Ginseng Crop Update – Insect Management May 29, 2020

Now that ginseng canopies will soon be closing, the risk of foliar disease will only continue to increase. Alternaria, Botrytis and Phytophthora blights are all potential issues currently. Continue to protect the foliage from all three diseases, paying particular attention to ensuring good coverage of all above-ground surfaces.

With the warm weather this week insects are emerging rapidly. Cutworms and slugs are now actively feeding. Leafrollers are also likely to be present in some gardens but are usually much patchier.

Ginseng growers are usually diligent about slug management, since their damage is obvious on ginseng and they are usually widespread in a garden. They are the only pest that causes holes in ginseng leaves. Although they will chew the stem similar to a cutworm, this damage will be accompanied by holes on nearby plants, whereas cutworms will not cause holes in the leaves. The current weather is ideal for slug feeding and both adults and juvenile slugs are currently active.

Cutworm damage is not subtle either but could be confused with damping-off or grub damage if you are not looking too closely, since all three pests mostly occur on seedlings and can cause the top to collapse. Cutworms chew the lower stem resulting in the top of seedlings falling over, often face-down on top of the straw (Figure 1). Grubs will also be active now and feed on the roots and stem within the soil. As they feed, they pull the top down into the straw (Figure 2), which may be preceded by the top wilting and arching over. If grubs are a problem, there may also be patches where the straw has been dug up by skunks feeding on the grubs.

A ginseng seedling top lying on the straw next to a chewed off stem
Figure 1. A seedling top severed by a cutworm.

Several ginseng seedling tops sucked into straw from below with the stem no longer visible
Figure 2. Several ginseng tops pulled into the straw by a grub.

Cutworm management is more difficult than control of slugs because timing is critical, and they tend to be patchier. Slugs are controlled with baits spread over the field (e.g. Sluggo or Deadline), which provides some flexibility in control, since the baits will remain in place as long as rain doesn’t degrade them. While there are baits registered for management of cutworms too (i.e. Scorpio Ant and Insect Bait), they have not been tested for cutworm control on ginseng, although they have shown efficacy against cutworms on other crops. The other products registered for cutworm control in ginseng are permethrin (Pounce/Perm Up), Coragen, and Exirel. Permethrins will only control the cutworms if they contact the insect. As a result, they are effective if applied in the evening or at night under moist conditions when the cutworms are feeding.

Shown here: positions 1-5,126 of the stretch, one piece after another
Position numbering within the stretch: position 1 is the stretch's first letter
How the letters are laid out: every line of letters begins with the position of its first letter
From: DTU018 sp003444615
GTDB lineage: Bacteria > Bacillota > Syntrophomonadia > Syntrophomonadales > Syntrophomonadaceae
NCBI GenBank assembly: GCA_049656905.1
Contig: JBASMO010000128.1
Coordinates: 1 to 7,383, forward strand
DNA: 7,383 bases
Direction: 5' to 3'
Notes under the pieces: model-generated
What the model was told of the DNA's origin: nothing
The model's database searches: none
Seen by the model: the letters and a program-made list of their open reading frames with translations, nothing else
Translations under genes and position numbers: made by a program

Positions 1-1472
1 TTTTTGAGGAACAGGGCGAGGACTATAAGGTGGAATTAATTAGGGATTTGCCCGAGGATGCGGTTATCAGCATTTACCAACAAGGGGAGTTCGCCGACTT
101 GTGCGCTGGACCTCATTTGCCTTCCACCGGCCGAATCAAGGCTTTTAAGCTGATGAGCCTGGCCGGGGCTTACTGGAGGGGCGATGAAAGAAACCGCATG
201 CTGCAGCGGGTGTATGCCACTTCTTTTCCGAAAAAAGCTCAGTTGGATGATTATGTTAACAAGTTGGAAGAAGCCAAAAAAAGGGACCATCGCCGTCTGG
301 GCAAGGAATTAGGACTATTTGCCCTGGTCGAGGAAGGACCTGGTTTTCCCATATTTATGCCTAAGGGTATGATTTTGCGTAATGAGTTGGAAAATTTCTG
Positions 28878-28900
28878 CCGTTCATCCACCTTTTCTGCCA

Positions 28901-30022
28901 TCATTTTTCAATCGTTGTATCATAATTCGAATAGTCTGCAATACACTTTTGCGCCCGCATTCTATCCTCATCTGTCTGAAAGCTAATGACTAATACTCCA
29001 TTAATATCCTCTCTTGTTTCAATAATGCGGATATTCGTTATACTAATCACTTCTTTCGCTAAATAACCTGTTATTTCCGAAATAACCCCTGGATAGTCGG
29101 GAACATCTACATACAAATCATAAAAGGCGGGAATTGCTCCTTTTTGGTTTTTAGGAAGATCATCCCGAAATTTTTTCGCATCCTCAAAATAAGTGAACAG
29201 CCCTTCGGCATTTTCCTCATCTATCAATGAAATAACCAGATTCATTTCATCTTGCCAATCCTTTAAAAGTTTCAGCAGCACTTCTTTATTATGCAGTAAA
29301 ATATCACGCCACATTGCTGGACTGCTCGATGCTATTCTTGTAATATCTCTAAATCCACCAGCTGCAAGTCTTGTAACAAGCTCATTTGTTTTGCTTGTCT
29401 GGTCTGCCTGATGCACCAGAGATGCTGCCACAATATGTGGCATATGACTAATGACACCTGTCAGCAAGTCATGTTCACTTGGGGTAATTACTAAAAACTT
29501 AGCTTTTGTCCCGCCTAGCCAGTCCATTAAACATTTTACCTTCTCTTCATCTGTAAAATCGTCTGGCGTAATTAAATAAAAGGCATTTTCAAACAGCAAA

Exirel and Coragen are effective when the insects feed on a treated surface. Since cutworms mostly feed on the lower stem above or within the straw, coverage of the lower stem with the insecticide will be important for good control. Application should not be followed by a rainfall or the residue will be washed off the foliage. Both products do not have a long history of use on ginseng since they were registered as part of the root vegetable crop group. Their compatibility with other products is unknown. As a result, read the labels thoroughly and contact the company before mixing with any other products or applying soon after other products to ensure they are compatible and there is no potential for phytotoxicity.

Once you see the damage from grubs, it is usually too late to control them. The only insecticide registered for grub control in ginseng (Admire/Alias) can only be applied at seeding.

Leafrollers will also be active now but can be very difficult to identify until they form their rolled-up homes in the canopy (Figure 3). By the time they form those rolls, it is usually too late to control them. Look for the small green caterpillars beginning to pull together leaves with fine silk threads. Spinosad (Success/Entrust), Delegate and Dipel 2X DF are registered for control of leafrollers in ginseng. All three products work best when the caterpillars are small.

Several ginseng leaves on mature plants rolled and folded over to form a clump
Figure 3. Leafrollers form rolled-up homes out of leaves and then feed from within. Once they are in a roll, they are very difficult to control.

About Sean Westerveld

Ginseng and Medicinal Herbs Specialist, OMAFRA
This entry was posted in Ginseng, Ginseng Pest Management and tagged , , . Bookmark the permalink.

Leave a Reply